Andy McCluskey (OMD) Talks Glass Ghost’s LYFE

The British synth-pop icon congratulates Glass Ghost on their cascading torrents of sound and gorgeously imagined hedonistic tumble.

In this postmodern world it is increasingly difficult to create a distinctive and individual sound without disappearing into willful musical obscurity or serving up some unpalatable rehash of incompatible styles. So congratulations must be offered to Glass Ghost. Their choice of instrumental palette is simple and truly distinctive. Michael Johnson’s live drumming provides the pulse, Eliot Krimsky’s distinctive falsetto voice is the focus while his good old electric piano paddles through the middle distance, and a selection of vocal samples often build to a swirling crescendo. Sounds minimal? It is. OK, there is an occasional use of other sounds, but they are sprinkled sparingly across the surface like random cake ornaments. The basic fare satisfies completely. The ultimate effect is far from basic.

I have really cherished listening to Glass Ghost’s new album LYFE but that much would be obvious simply by virtue of the fact that I have chosen to write about it: I only review things that resonate positively with me.

I am so very impressed by just how many times the band can repeat the same formula of beginning a song softly, expressing a wistful sentiment with minimal instrumentation and then gradually, almost imperceptibly, building to a cascading torrent of sound.

The track “Life Is for the Living” seems to effortlessly convey the essential dichotomy of daily repetition set against the intellectualized gloss of thought transcending the mundane (as expressed in the gorgeous whisps and swirls of female vocals). Please don’t throw me into “Pseud’s Corner” for this interpretation — I really get this impression! Surely, it’s a wonderful gift for a song to transport the listener into an imagined landscape. The relentlessly busy electric piano phrase (reminiscent of the Peanuts cartoon riff), a syncopated drum pattern, and the use of crunchy vocal samples create a nagging domestic clatter. The ethereal female vocals hint at distraction and finally fling this listener into a gorgeously imagined hedonistic tumble. I love this song!

The choral work is repeated to equally astonishing effect at the end of “Triangle.” I am reminded of the very best religious choir and plainchant music which, despite my atheism, can deliver passion and beauty into my soul. The human voice is the most evocative instrument and Glass Ghost’s sensuous deployment of vocal samples and female singing, combined with Eliot Krimsky’s fragile delivery, is as powerful as I have recently heard.

A quick mention of further beauty in the vocal samples of “Body-Loss,” the gentle woodwind in “Walls” and the funereal roll of drums, punching brass phrases and screaming high-pitched synth or string wailing, whose arrival in “American Dollar” transforms a suppressed, dreamy linear introduction into a searing requiem driven to crescendo at a stumbling march!

I must resist any further specifics regarding individual tracks. I encourage the listener to allow this album to lead them on their own personal journey without my thoughts colouring their destination.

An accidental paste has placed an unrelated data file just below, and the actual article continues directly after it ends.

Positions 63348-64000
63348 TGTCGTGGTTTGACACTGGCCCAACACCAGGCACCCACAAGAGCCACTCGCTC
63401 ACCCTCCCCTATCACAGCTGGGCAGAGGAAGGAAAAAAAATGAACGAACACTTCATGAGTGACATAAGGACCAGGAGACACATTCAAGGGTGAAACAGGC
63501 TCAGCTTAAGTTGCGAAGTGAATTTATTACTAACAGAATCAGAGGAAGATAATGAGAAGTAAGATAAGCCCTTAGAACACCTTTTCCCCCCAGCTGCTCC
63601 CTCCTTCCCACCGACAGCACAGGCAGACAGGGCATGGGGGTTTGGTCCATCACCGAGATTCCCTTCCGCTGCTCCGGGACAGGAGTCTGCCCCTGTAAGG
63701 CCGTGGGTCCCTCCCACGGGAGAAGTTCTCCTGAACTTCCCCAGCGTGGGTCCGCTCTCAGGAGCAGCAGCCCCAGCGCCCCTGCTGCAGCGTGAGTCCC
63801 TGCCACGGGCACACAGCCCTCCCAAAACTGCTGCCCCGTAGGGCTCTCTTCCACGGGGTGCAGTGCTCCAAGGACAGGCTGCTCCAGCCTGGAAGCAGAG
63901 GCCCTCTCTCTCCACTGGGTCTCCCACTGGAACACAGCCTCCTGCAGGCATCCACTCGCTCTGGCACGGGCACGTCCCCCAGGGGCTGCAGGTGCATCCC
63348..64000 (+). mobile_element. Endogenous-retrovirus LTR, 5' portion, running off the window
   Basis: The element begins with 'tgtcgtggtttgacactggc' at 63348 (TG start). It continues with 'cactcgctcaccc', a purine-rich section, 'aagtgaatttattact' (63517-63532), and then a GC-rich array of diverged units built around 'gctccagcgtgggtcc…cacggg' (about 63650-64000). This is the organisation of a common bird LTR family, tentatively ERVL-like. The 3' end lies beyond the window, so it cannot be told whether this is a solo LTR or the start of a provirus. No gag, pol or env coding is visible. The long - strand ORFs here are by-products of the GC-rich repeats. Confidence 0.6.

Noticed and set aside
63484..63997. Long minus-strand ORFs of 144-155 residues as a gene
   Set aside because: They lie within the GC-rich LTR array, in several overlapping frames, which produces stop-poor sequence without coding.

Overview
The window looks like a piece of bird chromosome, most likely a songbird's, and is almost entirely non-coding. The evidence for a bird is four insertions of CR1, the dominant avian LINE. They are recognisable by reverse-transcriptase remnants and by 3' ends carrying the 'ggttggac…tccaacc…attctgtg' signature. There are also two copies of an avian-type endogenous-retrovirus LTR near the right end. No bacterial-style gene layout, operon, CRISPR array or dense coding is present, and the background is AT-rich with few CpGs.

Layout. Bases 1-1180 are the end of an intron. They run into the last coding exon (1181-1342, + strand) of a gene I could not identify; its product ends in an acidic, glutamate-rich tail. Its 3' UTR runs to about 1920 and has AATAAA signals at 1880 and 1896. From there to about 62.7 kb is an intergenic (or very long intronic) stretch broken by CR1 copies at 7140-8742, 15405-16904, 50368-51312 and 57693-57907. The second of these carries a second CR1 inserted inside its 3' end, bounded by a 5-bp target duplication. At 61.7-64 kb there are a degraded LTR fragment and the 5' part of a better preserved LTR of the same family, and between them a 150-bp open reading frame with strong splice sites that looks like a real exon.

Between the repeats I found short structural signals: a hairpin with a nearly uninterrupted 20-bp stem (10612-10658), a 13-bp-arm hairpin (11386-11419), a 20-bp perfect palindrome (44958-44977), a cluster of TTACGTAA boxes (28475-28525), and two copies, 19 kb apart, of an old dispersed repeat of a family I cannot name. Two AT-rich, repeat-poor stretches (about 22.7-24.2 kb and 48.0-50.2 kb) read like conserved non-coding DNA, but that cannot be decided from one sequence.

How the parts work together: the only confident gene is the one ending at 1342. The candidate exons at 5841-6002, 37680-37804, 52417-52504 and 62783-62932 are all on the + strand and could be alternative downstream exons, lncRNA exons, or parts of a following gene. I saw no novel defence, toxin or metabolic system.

Two overall aspects of this music must be mentioned, as much for my appreciation as for my failure to understand how Glass Ghost have achieved the effect. Throughout this album Krimsky’s vocal manages an interesting double role by barely ever registering dynamic change. Delicately brave personal reflection often becomes suspended straight-man commentary by the end of a song, acting as a foil to exaggerate the boiling music underneath. I bet even he doesn’t know how he does it. I hope that he never tries to analyse it — he may lose it through understanding.

Johnson’s drumming never fails to rise to the occasion as each track builds to its dynamic climax. Since I am assuming that the tracks are built through cumulated programming and playing, I don’t know how this is achieved. Perhaps the songs are so scrupulously planned ahead that the dynamic is prewritten. Alternatively, the tracks may be constructed to a simple pattern and the drums laid in after the framework is concluded. Either way, it’s a formidable accomplishment. Or maybe there is another method. Please tell me!

I do actually have one criticism of the album, but it’s born of deprivation rather than lack of love for any of the gifts contained in this release. “Bright Circumstance” is the best verse lyric melody of all the songs, however, it’s available only as a bonus track on the digital version of the album. Strange! Were the band ashamed of the recording’s use of what sounds like “clichéd” acoustic guitar plucking? I suspect it’s actually a clavinet arpeggio and chords masquerading as that six-stringed instrument of almost terminal tedium. The outro of this track is also the sexiest harmonic variation of a repeated single word that you could ever imagine. And the other bonus track, “Heart Is My Own,” contains a beautiful and completely enchanting out-of-tune verse vocal that would not be as touching if it were “perfect.” You really should hear these songs as part of the album.

LYFE is topped and tailed by two glorious short crescendos of those wonderful vocal and choral samples. They mark our entrance into, and our departure from, its rich tapestry. If only real lives were able to be bookended by such beauty.

Andy McCluskey is the singer-bassist in the pioneering British electronic pop group Orchestral Manoeuvres in the Dark, also known as OMD. Their song “Enola Gay” is a synth-pop classic, and “If You Leave,” from the Pretty in Pink soundtrack, hit #4 in the U.S. in 1986. Their latest album is English Electric. McCluskey also co-wrote songs for Atomic Kitten, who scored a #1 UK hit in 2001 with “Whole Again.” You can follow OMD on Twitter here and on Facebookhere.